However, many time-course microarray experiments have more complicated designs that involve more than one factor. For example, in the clinical study that motivated this work, gene expression of blood samples from patients was measured at different times after burn injury. We are interested in genes that exhibit dynamic response to burn injury (i.e., show different dynamic patterns in burn patients over time as compared to normal controls), and in how the response may depend on additional factors such as age. In this case, we have a factorial study with two binary factors (burn status and age group: children/adults) and longitudinal time-course measurements (measurements from the same subject at several time points). To our knowledge there are no existing methods for analyzing microarray studies with such complex designs.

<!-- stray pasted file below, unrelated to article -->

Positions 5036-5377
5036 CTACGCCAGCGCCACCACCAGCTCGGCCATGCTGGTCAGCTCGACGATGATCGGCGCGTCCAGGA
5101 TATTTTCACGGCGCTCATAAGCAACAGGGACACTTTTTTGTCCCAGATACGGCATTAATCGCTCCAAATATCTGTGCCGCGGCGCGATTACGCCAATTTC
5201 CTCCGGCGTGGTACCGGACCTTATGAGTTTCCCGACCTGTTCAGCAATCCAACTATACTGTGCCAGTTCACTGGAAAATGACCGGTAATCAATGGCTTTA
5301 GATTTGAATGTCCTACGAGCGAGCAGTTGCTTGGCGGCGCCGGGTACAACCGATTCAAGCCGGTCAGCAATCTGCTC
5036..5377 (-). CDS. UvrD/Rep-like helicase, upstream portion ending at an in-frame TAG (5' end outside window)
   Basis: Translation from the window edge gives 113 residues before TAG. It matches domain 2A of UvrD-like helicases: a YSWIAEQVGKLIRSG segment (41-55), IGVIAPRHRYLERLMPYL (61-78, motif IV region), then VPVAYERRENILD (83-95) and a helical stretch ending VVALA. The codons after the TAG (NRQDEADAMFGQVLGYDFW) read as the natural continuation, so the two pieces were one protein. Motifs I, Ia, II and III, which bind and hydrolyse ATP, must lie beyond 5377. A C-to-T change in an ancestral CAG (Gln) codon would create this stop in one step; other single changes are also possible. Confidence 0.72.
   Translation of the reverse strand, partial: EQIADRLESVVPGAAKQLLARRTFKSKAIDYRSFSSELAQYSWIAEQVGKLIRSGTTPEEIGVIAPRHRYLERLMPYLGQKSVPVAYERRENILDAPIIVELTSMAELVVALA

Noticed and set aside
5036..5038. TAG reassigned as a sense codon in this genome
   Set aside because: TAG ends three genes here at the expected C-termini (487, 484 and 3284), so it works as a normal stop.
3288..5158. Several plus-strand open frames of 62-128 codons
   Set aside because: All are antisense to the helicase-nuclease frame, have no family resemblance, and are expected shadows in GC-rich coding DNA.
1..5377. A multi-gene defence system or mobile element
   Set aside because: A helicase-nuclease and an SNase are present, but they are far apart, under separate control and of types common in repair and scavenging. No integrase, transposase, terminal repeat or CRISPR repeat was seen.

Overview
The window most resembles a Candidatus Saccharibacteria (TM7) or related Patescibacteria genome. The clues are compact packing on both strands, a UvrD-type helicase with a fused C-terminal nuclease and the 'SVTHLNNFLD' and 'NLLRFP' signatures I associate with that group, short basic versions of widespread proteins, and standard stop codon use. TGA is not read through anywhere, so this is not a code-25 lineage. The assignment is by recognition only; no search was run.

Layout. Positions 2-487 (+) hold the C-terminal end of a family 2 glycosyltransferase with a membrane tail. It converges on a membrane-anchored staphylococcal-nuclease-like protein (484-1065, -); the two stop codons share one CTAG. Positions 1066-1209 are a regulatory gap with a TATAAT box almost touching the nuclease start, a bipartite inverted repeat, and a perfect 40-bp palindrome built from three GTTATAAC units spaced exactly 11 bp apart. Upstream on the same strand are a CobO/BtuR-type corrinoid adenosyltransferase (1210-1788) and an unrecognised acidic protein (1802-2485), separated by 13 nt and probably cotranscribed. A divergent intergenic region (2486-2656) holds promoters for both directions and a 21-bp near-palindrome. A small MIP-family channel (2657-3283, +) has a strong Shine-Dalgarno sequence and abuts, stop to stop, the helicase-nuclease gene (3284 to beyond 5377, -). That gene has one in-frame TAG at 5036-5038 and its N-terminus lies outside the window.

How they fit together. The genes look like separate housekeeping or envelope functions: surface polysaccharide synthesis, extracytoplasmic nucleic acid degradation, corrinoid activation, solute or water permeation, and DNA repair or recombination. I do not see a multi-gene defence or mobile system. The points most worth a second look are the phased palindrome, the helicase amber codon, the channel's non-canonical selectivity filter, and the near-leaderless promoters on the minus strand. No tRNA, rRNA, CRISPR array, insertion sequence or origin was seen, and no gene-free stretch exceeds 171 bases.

To meet this need, we develop a method to simultaneously handle the time course and factorial structure in microarray data. Our method can be applied to two types of time-course data: longitudinal and cross-sectional sampling. To analyze factor effects on gene expression, we draw on ideas from the classical statistical method of analysis of variance (ANOVA). ANOVA structure is used to model the dependency of gene expression on the experimental factors (Fig. 1*A*). For example, for some genes the structure may be interactive (i.e., the effect of one factor depends on the level of another factor), while for other genes the structure may be additive (i.e., the effect of one factor does not depend on the level of another factor). If the gene expression is influenced by only one of the factors, its ANOVA structure has the corresponding main effect. The remaining genes are not affected by any factor and are constantly expressed. For each gene, we conduct a series of statistical tests on the factor effects to select the best ANOVA structure to model its expression pattern and classify the genes into five mutually exclusive groups (C1–C5) based on their ANOVA structure (Fig. 1*B*). Our test is designed to detect the ANOVA structure as long as it is significant in some projected direction of the time-course vector—it is not necessary for the same structure to be present in all time points. The direction with a significant ANOVA structure represents a gene-specific response feature. In this way, our method simultaneously estimates the factorial models of the factor effects and the response timing feature of the genes. Furthermore, our method can be extended to handle cross-sectional experiments where the microarray measurements at each time point are taken from a different set of subjects. The source code and R package “TANOVA” have been submitted to the Comprehensive R Archive Network at http://www.r-project.org/ and are available for download at http://gluegrant1.stanford.edu/TANOVA/.